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Old 07-11-2014, 04:32 PM
 
Location: SoCal desert
8,093 posts, read 13,232,688 times
Reputation: 14870

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Quote:
Originally Posted by TheShadow View Post
I wasn't suggesting that she move to TN, as I mentioned earlier that it was somewhat humid. I was replying to the post that stated CA did NOT have high taxes, and merely used TN taxes as an example to rebut that.
As someone who grew up in The Dry Part, I can tell you that a lot of us have trouble breathing in what the people in The Wet Part call 'somewhat humid'. Humid to me is early morning fog in June that goes away by 8 AM

As for taxes in CA? I'm not a fan of the place (I'll get out of here sooner or later, LOL) - but - in the last 12 months I paid, as a percent of my gross ... 13.48% (Federal, State, and Property)

Everyone's situation is different.
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Old 07-11-2014, 08:42 PM
 
Location: Silicon Valley
18,098 posts, read 22,960,701 times
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Quote:
Originally Posted by TheShadow View Post
California property taxes are 4 times what they are in TN. Home prices are twice as high. California has numerous "fees" that in other states would be considered taxes. We register all 7 of our vehicles (2 drivers, 1 vintage car, 2 road MC and 2 off-road MC) for the price of my 2002 Honda CRV in CA. Our utilities are less than 1/2 of CA utilities. I wouldn't want to see someone move where they wouldn't like it either, but there are many places where you can live the same lifestyle as CA, or better, for less.

OP try looking at coastal properties or riverfront properties on the east coast, much more reasonable. Especially if you look at smaller towns not right near the cities.
Saying home prices are twice as high in CA as in TN is ...well, shall we discuss which city/county you are comparing? Are you comparing Chattanooga to San Francisco? How would Redding prices fit in there?

A home in Silicon Valley can be over a million dollars. In Redding, there's one listed for $175,000 (3 bdrm, 2 bath), or you could have one with a pool for $232,900 (4 bdrm, 3 bath).

Again, the perception that the entire state of California is priced according to SF prices, is incorrect.

The Bay Area is a bunch of cities and counties that all meld together. Population of that area is about 7 million people.

The city of San Francisco alone has about 800,000 people. San Jose has 945,000.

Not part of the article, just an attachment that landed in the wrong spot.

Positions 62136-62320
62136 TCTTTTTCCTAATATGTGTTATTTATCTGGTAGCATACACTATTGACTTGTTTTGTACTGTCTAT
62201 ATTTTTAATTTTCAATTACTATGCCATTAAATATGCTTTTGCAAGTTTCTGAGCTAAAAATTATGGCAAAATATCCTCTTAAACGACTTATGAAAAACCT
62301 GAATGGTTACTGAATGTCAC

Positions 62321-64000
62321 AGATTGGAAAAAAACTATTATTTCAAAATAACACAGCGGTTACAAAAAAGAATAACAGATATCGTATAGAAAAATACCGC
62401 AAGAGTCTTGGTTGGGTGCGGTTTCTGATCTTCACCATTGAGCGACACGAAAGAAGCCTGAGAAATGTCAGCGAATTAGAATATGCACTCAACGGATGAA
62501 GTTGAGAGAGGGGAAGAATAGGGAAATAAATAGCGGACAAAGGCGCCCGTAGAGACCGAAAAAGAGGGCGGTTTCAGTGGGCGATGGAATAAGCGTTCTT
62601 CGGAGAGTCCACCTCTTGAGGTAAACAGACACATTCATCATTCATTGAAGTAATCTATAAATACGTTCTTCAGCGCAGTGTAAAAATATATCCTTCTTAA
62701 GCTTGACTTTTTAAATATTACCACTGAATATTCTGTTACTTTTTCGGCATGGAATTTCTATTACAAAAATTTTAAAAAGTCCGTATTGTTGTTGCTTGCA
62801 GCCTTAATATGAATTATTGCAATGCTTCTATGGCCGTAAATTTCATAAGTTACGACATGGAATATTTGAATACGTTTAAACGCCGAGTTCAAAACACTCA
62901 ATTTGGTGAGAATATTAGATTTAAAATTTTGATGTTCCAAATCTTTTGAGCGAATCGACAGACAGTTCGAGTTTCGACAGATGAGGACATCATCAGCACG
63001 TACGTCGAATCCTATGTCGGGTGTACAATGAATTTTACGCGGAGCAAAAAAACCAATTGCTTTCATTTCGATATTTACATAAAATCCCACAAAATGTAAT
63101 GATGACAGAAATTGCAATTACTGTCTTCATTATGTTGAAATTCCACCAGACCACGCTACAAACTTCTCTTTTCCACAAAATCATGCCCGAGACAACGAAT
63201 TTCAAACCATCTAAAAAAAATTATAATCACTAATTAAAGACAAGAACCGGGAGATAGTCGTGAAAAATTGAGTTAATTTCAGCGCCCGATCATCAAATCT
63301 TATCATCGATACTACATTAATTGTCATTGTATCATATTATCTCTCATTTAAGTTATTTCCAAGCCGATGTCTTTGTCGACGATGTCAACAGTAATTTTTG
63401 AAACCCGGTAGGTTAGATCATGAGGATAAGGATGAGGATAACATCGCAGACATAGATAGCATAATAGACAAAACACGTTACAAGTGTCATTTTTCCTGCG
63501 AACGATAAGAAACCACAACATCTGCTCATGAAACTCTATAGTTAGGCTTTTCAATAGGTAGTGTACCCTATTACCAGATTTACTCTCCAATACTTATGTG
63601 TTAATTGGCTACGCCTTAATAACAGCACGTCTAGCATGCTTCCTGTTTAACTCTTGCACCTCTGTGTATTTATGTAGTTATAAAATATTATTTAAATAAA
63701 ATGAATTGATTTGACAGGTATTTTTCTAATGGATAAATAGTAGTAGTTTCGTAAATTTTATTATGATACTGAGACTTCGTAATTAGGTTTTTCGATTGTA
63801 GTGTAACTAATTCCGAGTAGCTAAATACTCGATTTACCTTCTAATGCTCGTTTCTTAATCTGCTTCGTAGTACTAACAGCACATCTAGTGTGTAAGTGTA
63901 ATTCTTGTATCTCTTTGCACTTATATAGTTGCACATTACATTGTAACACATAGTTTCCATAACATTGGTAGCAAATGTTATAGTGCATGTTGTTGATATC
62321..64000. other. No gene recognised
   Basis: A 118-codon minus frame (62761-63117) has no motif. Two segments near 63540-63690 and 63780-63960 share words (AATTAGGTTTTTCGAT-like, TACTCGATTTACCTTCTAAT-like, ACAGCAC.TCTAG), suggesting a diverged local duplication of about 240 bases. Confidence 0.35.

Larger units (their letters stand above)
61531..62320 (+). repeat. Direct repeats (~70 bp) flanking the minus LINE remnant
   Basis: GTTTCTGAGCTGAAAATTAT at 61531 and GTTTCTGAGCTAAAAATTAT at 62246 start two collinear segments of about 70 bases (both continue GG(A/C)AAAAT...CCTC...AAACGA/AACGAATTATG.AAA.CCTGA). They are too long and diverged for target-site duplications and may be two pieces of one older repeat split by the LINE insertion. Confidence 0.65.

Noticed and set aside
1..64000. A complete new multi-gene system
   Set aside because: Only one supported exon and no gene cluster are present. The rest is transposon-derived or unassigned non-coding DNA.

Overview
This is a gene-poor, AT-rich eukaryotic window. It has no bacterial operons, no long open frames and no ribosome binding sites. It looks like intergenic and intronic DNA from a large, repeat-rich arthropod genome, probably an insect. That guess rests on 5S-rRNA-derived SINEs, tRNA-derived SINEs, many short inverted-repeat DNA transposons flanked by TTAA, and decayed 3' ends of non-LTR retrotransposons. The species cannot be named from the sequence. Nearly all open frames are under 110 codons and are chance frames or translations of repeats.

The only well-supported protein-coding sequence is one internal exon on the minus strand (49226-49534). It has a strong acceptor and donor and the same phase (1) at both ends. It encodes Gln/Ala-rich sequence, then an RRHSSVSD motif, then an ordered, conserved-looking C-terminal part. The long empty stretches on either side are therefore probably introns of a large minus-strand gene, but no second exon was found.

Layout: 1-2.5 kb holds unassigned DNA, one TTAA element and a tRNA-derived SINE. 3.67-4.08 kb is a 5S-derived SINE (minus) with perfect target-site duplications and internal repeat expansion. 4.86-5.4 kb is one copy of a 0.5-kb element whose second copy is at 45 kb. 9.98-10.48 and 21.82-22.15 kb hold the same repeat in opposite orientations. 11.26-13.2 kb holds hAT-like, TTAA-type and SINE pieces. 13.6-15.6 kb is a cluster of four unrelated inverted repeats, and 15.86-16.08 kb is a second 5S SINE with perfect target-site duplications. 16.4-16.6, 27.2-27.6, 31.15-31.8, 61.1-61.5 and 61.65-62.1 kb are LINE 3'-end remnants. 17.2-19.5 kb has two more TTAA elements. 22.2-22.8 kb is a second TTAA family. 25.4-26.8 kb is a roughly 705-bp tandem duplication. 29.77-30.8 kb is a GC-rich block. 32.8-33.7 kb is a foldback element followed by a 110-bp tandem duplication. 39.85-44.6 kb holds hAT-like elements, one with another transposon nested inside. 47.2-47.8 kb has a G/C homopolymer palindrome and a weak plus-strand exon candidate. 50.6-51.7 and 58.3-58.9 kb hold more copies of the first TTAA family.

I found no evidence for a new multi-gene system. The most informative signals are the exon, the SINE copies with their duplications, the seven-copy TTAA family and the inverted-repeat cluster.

The city of Redding has about 90,000. Shasta County has about 178,000 total.

I'm glad you like Tennessee. I actually lived there for about 5 years and have some fond memories, except the humidity lol! I do miss the fireflies.

Quote:
Originally Posted by Gandalara View Post
As someone who grew up in The Dry Part, I can tell you that a lot of us have trouble breathing in what the people in The Wet Part call 'somewhat humid'. Humid to me is early morning fog in June that goes away by 8 AM

As for taxes in CA? I'm not a fan of the place (I'll get out of here sooner or later, LOL) - but - in the last 12 months I paid, as a percent of my gross ... 13.48% (Federal, State, and Property)

Everyone's situation is different.
Exactly. People should do the actual math, before believing the wild rumors about the cost of living anywhere.
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Old 07-11-2014, 08:56 PM
 
Location: Forests of Maine
30,682 posts, read 49,455,573 times
Reputation: 19134
Quote:
Originally Posted by NoMoreSnowForMe View Post
... A home in Silicon Valley can be over a million dollars. In Redding, there's one listed for $175,000 (3 bdrm, 2 bath), or you could have one with a pool for $232,900 (4 bdrm, 3 bath).
That is what I remember.

Around here it is primarily homes in the tourist hotspots that are high like that. Along the coast, or around some of the the heavily marketed lakes. Everywhere else home prices are much more reasonable.
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Old 07-12-2014, 06:28 AM
 
Location: Loudon, TN
5,783 posts, read 4,838,667 times
Reputation: 19458
You're right NoMoreSnow, prices vary wildly in CA. I was just making a general statement that for similar homes, similarly situated, CA homes are approximately twice the price. Say a nice suburban home within commute distance of Sacramento, versus a nice suburban home of the same sq ftg within commute distance of Knoxville, Nashville, or Chatanooga. Obviously there are exceptions and I'm sure we could find examples to support both positions. I lived in Northern CA my whole life (50+ years) except for my military years and the last 12 months. I've bought several homes there and in fact still own a rental property there. I don't think I'm perpetuating a stereotype or a wild rumor if I am just stating a fact that I know very well.